I’ve been thinking about the boundaries of what’s possible when applying large language models (LLMs) to various domains. Here’s a framing that might not be fully cooked, but probably worth sharing. Help me make it better.
To set things up, I will use the limits lens from the problem understanding framework. Roughly, I identify three key limits that bound what’s possible for anyone who is put in front of a problem: capacity, or the actual ability to find effective solutions (one or more) to the problem; time, the velocity at which effective solutions are discovered; and finally, attachment, or the resistance to incorporate interesting information into their understanding of the problem to find solutions.
These three limits govern what we humans can do. Let’s see how these limits could be applied to LLMs.
Let me start with capacity. The fact that this limit applies to LLMs is fairly self-evident, and can be illustrated easily with the progress we have made in the last year. What was impossible just 18 months ago is now a widely accepted capability. The progression to larger models, larger context windows feels like a constant drumbeat – this is the capability limit being pushed further and further back. When will we run into the wall of the invisible asymptote? When will we be able to confidently say: “Aha! Here’s proof that LLMs can’t actually do that”? It’s not easy to tell. However, just like with all things of this world, this limit is still present with LLMs. We just haven’t quite found it yet.
Another interesting trick that LLMs have compared to humans is the ability to clone. A bot or an agent or a network of reasoning are easily reproducible. One does not need to spend a lifetime raising an LLM from infant to adulthood. Once a pattern is established, clones of this pattern are easy to produce. This is a significant source of capacity. Being more numerous is easy, which means that brute force can compensate for smarts in a pinch.
The final component of the limit of capacity is the computing power. The amount of energy it takes to make the LLM produce a potential answer to a given problem seems like an important factor. Again, we seem to be marching along the Moore’s Law curve here, and I expect each new breakthrough in atoms and bits to significantly push the capacity limit out.
Speaking of the future, let’s talk about the limit of time. I sprinkled the references to time into my examination of the limit of capacity. They seem closely interrelated. LLMs becoming more capable and efficient means that they will also be able to solve problems more effectively. At this moment of time, I am contemplating networks of reasoning boxes, which implies the era when invoking LLMs will take single milliseconds. This seems to fall out naturally of the limit of capacity advancing. There will likely be an asymptote we’ll hit with how fast an LLM can go, but we’re definitely not there yet.
The limit of attachment is the one that’s been most curious for me. As far as I can tell, LLMs don’t seem to have it at all. While people could get bored or tired, or have anxiety about doing things one way or another, express strong convictions and make rash decisions… LLMs don’t seem to have any of that. LLMs don’t have the “ooh, I wonder what <character> will do next on <TV show> episode“ mindworm. They don’t need to rush home to put their kid to bed. They have no desire to spend the day just hanging out with friends. LLMs are unattached. There is no inner shame that they have to protect at all cost. There are no values that they passionately embrace. The limit of attachment for LLMs appears to be a bottomless abyss – or a blue sky, if you’re into more positive metaphors.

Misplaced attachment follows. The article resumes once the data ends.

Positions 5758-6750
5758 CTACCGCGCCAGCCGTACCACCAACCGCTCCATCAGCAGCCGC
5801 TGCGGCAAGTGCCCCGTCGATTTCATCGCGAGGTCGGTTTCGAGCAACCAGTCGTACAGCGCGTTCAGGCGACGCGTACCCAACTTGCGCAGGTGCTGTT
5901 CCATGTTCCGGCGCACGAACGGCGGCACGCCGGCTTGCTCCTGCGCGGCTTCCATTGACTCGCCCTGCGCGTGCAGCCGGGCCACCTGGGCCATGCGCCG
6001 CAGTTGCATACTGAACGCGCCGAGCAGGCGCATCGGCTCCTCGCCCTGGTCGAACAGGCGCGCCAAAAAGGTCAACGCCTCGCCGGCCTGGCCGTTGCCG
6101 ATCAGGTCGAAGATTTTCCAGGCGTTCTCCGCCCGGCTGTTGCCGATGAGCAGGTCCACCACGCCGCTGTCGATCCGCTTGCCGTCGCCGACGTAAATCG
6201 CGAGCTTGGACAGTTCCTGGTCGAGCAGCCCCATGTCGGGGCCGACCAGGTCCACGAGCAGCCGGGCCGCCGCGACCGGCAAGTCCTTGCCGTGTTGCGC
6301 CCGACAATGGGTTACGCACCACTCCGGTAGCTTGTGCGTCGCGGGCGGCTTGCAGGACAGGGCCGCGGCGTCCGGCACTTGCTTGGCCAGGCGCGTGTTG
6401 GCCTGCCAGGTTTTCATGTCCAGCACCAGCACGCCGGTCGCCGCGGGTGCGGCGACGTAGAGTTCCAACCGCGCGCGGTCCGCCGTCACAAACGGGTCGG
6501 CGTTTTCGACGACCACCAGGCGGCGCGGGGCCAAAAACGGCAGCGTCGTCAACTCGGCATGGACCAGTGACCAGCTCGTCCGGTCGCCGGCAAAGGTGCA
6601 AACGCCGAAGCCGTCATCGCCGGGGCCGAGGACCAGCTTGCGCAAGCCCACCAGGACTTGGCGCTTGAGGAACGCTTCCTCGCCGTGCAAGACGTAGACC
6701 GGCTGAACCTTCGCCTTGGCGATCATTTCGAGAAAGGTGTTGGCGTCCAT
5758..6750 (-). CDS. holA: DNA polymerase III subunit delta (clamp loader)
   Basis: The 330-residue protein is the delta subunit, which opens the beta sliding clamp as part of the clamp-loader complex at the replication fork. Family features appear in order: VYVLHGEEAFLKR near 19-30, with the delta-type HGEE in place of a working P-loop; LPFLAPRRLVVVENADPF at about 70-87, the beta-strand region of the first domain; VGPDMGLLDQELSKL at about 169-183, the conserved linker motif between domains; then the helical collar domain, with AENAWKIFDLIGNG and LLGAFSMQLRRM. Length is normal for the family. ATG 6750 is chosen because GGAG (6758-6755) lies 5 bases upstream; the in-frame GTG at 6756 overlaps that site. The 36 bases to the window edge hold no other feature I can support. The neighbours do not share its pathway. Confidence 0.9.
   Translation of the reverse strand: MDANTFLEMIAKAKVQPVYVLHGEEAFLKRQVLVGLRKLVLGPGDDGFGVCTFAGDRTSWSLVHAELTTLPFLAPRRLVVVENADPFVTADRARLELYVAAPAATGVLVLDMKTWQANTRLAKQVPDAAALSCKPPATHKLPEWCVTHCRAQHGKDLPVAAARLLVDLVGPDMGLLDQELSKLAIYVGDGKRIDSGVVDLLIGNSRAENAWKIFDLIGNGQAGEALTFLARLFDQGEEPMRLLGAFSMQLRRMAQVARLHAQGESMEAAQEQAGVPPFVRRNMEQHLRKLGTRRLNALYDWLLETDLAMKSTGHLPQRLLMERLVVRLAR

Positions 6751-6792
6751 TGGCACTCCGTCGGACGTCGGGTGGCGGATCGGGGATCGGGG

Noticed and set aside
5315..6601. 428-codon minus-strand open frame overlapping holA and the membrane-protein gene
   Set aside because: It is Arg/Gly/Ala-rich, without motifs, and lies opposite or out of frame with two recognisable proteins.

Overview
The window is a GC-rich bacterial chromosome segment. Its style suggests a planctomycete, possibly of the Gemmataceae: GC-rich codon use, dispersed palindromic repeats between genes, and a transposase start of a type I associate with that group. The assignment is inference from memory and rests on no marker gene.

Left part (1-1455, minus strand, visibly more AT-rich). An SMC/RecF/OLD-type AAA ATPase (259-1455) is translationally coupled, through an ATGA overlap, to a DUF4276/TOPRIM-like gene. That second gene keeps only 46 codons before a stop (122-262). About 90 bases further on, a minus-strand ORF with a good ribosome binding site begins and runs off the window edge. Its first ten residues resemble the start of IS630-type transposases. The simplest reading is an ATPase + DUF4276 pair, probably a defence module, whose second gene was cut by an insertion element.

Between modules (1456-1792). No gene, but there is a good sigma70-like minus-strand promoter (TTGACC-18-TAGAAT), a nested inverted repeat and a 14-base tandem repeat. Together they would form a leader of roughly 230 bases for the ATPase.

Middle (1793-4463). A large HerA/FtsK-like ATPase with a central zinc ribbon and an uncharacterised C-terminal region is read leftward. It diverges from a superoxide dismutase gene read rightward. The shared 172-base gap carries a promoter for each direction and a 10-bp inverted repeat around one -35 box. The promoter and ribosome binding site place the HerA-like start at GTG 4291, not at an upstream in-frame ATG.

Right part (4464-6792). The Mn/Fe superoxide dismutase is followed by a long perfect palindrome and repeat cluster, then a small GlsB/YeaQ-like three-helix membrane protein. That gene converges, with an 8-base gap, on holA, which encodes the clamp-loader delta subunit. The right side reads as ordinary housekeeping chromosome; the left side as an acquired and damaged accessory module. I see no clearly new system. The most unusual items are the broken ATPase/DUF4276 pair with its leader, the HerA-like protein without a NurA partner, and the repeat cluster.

Will the limit of attachment manifest itself for LLMs? Probably. There’s something very significant about this lack of the limit that indicates the vastness of the space we’re in.
So, what does this mean in practice?
As I was saying to my colleagues, we’re at the 8-track tape stage of the whole LLM story. What we think is cool and amazing now will be viewed as silly and as quaint as the 8-track tapes just a few months in the future. Prepare for more tectonic shifts as the previously understood lines of the capacity limit are redrawn. Avoid early firm bets on the final shape of things in this space.
Also, we’re likely very close to the moment when we will have a decent representation of an “information worker”, probably as some sort of reasoning network. This worker will never get tired, will never complain about the problem being too pedestrian for their talents, will never slack off or quiet-quit. This worker will continuously improve and get better at the tasks that they are given, performing them more efficiently each time.
Looking at the LLM bounding box – or more accurately, the lack thereof – my intuition is that we’re going to see terraforming of entire industries, especially where information plumbing is a significant cost of doing business. I have no idea how they will change and what they will look like after the dust settles, but it’s very likely that this change will happen.
More importantly, as this change grinds into our established understanding of how things are, we are likely to grapple with it as a society. It is very possible that it is our own limits of attachment that we will try to impose on the LLMs, no matter how fruitless this effort will end up being in the long term.